Teaching kids to take care
Lilly Briggs (BA’05) had a rare sort of childhood. Her father was in the Canadian Foreign Service, so she grew up bouncing back and forth between Canada and various parts of Asia. As a result, she developed an early love for travel. Her passion for the environment, which blossomed when she was nine years old and living in Quebec, wasn’t far behind.
“We had the good fortune of living very close to nature, with a meadow and a forest nearby,” says Briggs. “Every day before I went to school, my father and I would put out birdseed and watch the birds. I fell so in love with blue jays that I wanted to change my name to Lilly Blue Jay Briggs.”
It was around this time that Briggs began to understand that if she wanted to continue to enjoy nature, she would need to do things to help protect it. With her parents’ encouragement she started her own environmental group at her elementary school.
Briggs’ passion for the environment never waned. Throughout her childhood, she was often the one reminding her parents to turn off the lights, and she continued to organize environmental groups and activities for her peers. When she started at Dalhousie, a Bachelor of Arts in international development studies and environmental studies felt like a perfect fit.
Now she’s an environmental educator and founder of Finca Cántaros Environmental Association in Costa Rica, a non-profit organization dedicated to conserving the biological corridors that extend from Canada to Costa Rica, through environmental education and reforestation. Through this work, Briggs, her colleagues, and her neighbours are offering today’s youth the chance to develop the same love of nature Briggs experienced as a child.
When it comes to creating educational programs for children, she has plenty of inspiration to draw from. One of Briggs’ role models was Tarah Wright, a professor in Dalhousie’s Department of Earth and Environmental Sciences. “She was a young, energetic, strong female academic,” says Briggs. “She created space in her classes for sharing personal environmental stories. Those reflections really helped me understand how I came to identify as an environmentalist. I try to bring that to my role as an educator.”
After Dalhousie, Briggs moved on to York University, and then to the Cornell University, where she helped bring the Cornell Lab of Ornithology BirdSleuth program, which was only available in the United States, to nine other countries including Costa Rica. The program develops training and materials for environmental educators. The results have varied a bit across countries, but the youth are consistently enthusiastic.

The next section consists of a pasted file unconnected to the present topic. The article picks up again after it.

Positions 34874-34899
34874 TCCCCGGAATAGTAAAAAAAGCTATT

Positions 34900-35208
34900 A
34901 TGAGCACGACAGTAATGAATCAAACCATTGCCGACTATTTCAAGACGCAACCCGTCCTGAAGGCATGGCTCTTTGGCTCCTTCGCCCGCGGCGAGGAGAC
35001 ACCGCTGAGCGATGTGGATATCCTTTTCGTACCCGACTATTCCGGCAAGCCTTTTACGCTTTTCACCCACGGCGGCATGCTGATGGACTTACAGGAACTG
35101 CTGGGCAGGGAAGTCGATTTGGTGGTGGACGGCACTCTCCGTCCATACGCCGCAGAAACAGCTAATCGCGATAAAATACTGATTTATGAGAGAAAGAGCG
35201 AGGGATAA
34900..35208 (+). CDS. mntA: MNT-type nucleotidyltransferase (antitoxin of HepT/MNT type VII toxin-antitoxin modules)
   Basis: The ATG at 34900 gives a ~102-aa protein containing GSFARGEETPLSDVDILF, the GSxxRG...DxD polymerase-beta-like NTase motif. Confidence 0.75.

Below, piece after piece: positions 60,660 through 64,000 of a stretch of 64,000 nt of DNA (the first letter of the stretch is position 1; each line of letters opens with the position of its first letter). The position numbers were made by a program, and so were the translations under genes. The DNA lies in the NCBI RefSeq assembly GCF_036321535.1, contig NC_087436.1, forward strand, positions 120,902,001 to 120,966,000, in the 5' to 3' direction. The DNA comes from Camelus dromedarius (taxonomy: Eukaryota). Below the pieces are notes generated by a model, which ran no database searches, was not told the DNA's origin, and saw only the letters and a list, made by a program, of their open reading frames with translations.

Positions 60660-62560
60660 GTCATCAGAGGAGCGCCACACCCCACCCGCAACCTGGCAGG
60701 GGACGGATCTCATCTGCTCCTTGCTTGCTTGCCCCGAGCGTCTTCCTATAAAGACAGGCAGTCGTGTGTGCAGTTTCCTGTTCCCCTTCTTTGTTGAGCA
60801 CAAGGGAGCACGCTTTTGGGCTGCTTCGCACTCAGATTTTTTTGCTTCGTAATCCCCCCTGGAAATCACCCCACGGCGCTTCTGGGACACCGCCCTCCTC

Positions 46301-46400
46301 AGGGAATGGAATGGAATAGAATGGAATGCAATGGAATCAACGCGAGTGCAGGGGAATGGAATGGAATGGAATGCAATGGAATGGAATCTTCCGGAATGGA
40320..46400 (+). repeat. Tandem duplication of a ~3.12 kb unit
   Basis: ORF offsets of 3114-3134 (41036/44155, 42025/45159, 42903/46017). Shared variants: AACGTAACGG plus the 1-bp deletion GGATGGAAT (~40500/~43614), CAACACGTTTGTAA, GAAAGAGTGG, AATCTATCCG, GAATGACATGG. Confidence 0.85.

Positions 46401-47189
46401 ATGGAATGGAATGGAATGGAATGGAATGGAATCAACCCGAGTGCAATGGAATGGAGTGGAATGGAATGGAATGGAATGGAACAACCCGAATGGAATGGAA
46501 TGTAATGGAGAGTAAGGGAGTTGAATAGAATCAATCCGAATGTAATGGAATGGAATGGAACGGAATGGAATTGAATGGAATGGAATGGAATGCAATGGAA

“Kids will run into their teacher in the community and say, ‘I saw this bird the other day, and this is what it was doing!’” says Briggs. “Creating a formal space for kids to go out and learn about birds raised their interest. There are birds around all day every day, especially in a country like Costa Rica, with high bird diversity, but the program really brought the birds into focus.”
In 2019, Briggs decided to relocate to Costa Rica. She purchased a reforested nature reserve along with some adjacent land, and established The Children’s Forest of Coto Brus, which aims to expand the existing nature reserve through reforestation, in collaboration with local schools.
“The advantage of The Children’s Forest is that it’s a long-term project,” says Briggs. “It’s not just one day where they come through and plant some trees. It’s a tree growing project, because we’re taking care of these trees and this forest. Environmental education really needs to be an extended, ongoing process where kids can literally get their hands dirty. They also need to develop critical thinking and problem-solving skills while still creating social bonds within the community.”
Ultimately that’s what led Briggs to found Finca Cántaros Environmental Association, which allows her to expand her environmental programming to include new opportunities for youth, including programs specifically for girls. In everything she does, Briggs also tries to approach nature from a positive angle.
“It can feel like it’s always bad news all the time,” says Briggs. “We shouldn’t ignore the issues, but it’s hard to be motivated to address those issues if we don’t take the time to go sit in a park and appreciate that nature is everywhere. “